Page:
It is expected that lines totalling 7500 km in the German transmission network will need to be optimised, strengthened, or newly built over the next few years. HVDC links are playing a key role. One example is SuedLink, a new 2 GW, 700 km line to enable low-loss energy transport over long distances from wind farms in the German North Sea and North, and solar power from the South of Germany, to integrate with the transmission grid.
The contract for the converter technology for the section between the grid interconnection points of Brunsbüttel in Schleswig-Holstein and Leingarten/Großgartach in Baden-Württemberg was signed on 23 August. Siemens Energy will supply the converters and carry out the detailed and site-specific planning of the facilities in the coming months together with the project owners, the transmission grid operators TenneT and TransnetBW, and further project members.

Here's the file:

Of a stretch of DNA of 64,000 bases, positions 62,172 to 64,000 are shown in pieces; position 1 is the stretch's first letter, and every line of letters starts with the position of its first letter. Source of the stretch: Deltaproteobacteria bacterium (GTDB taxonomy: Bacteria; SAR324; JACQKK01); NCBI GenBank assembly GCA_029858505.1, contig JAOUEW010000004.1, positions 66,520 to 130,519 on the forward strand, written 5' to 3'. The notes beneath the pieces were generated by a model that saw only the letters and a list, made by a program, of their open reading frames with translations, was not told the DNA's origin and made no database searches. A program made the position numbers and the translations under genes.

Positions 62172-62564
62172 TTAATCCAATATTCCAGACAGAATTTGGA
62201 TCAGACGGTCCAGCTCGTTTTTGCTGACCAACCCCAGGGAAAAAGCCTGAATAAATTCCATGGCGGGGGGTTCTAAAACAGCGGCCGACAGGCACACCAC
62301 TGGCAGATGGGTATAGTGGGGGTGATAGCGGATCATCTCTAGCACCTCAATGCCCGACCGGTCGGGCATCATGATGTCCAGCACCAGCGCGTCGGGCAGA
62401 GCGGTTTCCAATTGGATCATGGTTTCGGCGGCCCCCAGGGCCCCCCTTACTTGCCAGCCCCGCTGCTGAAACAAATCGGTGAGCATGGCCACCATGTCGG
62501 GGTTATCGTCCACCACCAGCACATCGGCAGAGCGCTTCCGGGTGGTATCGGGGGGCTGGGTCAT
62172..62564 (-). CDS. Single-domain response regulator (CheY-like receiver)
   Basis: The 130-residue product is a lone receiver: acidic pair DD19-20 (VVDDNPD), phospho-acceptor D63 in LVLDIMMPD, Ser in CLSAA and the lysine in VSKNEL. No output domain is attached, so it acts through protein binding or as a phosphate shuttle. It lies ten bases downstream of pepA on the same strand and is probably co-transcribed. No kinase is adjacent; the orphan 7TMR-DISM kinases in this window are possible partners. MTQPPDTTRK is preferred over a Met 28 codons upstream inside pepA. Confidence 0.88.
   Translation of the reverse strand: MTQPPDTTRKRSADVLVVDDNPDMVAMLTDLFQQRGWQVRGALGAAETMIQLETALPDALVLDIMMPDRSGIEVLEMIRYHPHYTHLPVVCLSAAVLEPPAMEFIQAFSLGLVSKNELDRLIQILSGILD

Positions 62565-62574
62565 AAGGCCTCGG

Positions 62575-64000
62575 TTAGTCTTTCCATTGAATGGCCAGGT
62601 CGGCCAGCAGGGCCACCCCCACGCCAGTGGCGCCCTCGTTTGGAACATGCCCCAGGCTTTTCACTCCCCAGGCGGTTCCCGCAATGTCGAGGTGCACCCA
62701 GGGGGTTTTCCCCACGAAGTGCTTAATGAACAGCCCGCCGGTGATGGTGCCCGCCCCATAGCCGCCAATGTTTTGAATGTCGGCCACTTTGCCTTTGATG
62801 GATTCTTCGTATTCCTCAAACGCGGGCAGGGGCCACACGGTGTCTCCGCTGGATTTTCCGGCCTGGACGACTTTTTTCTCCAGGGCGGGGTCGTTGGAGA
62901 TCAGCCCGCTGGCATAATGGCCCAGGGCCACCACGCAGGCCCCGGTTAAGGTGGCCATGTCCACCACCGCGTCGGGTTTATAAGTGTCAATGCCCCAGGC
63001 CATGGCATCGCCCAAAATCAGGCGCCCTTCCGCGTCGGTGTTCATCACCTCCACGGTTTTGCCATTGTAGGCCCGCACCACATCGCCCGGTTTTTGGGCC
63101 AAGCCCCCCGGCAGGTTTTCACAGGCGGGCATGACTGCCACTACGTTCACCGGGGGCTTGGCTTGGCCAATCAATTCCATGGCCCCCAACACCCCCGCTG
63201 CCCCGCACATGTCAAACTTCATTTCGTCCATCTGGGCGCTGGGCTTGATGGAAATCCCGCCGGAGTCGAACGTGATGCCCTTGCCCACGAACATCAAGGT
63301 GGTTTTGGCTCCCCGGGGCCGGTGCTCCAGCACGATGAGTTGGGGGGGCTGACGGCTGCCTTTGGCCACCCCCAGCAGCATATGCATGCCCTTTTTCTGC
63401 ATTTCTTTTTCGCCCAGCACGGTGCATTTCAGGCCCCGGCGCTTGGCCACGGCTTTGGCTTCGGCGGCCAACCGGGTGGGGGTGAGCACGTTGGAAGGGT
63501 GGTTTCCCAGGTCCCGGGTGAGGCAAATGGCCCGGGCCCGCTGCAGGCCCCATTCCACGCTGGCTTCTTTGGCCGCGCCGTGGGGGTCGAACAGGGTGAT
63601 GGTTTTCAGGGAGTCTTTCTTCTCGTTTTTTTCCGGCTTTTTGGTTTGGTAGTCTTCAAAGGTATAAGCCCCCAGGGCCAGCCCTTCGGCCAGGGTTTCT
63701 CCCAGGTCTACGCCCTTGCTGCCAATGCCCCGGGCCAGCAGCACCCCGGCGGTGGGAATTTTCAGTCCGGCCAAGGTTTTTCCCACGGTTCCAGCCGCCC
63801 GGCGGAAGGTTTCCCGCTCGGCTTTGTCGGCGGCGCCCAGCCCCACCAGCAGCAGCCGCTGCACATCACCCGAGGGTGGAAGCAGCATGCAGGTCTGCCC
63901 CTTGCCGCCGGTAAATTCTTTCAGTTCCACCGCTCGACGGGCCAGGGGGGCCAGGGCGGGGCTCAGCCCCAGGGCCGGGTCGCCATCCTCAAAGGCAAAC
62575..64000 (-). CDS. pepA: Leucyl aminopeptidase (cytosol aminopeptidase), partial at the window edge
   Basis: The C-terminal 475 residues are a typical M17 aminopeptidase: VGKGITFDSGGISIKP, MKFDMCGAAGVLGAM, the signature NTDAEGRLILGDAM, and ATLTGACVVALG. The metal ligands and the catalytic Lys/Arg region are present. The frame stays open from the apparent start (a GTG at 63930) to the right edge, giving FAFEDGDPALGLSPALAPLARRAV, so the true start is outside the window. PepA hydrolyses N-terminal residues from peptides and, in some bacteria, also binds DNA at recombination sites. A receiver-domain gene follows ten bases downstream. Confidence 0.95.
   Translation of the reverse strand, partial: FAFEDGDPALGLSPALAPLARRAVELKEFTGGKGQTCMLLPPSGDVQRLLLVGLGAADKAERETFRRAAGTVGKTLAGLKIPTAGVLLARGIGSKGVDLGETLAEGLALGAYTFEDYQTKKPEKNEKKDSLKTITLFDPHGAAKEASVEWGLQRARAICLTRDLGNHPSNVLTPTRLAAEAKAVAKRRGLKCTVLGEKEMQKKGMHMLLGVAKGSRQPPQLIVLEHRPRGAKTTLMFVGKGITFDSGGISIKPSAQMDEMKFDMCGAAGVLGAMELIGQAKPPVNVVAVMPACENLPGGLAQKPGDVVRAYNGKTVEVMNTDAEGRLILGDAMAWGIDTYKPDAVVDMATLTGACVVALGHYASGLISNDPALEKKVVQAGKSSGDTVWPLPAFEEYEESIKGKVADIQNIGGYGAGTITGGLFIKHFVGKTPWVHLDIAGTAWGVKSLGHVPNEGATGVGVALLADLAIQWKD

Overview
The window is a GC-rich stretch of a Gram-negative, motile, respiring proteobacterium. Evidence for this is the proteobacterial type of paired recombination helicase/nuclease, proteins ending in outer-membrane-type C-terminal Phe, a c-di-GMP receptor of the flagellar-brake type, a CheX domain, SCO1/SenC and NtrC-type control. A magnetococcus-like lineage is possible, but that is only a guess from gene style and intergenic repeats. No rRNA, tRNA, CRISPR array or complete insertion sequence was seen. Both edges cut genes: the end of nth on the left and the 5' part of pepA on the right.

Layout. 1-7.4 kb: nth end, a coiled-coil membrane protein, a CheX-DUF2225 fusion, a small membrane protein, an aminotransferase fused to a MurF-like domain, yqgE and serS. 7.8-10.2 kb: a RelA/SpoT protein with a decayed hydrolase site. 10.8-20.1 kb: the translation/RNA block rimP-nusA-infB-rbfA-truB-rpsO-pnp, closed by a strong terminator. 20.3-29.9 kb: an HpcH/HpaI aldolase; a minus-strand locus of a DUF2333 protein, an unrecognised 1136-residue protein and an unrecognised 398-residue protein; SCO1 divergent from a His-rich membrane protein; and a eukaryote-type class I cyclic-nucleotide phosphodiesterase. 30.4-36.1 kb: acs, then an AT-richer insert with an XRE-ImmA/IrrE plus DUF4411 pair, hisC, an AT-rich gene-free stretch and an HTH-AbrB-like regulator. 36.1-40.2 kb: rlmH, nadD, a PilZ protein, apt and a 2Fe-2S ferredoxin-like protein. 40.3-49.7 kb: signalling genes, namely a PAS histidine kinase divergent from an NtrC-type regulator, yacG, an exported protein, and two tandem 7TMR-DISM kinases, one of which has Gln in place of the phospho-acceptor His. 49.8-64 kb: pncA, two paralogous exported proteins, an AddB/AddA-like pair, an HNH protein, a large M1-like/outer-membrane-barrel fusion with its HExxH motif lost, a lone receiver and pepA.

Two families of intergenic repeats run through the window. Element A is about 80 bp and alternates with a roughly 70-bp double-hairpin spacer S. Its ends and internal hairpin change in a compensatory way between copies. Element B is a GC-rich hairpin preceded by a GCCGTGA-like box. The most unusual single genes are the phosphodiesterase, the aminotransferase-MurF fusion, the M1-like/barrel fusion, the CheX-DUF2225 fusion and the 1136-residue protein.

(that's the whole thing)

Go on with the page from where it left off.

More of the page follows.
“With the award of the contract, we have taken a decisive step closer to realising SuedLink. Now the planning can be further worked out in concrete terms at two start and end points, and the preparatory construction measures already underway at the southern end point in Leingarten, Baden-Württemberg, can be driven forward,” said Dr Werner Götz, md of TransnetBW
After Ultranet and SuedOstLink, SuedLink is the third high-voltage direct current corridor project in Germany to be implemented with HVDC systems from Siemens Energy. It is one of the largest energy infrastructure projects in Europe. The converters will be designed as self-commutated voltage-sourced converters in a modular multilevel converter (MMC) arrangement with a rated DC voltage of ±525 kV. In addition to active power, the systems can also independently control reactive power. This allows them to respond flexibly to fluctuations in generation and consumption in the grid and enables the low-loss transport of up to 2 GW in both directions.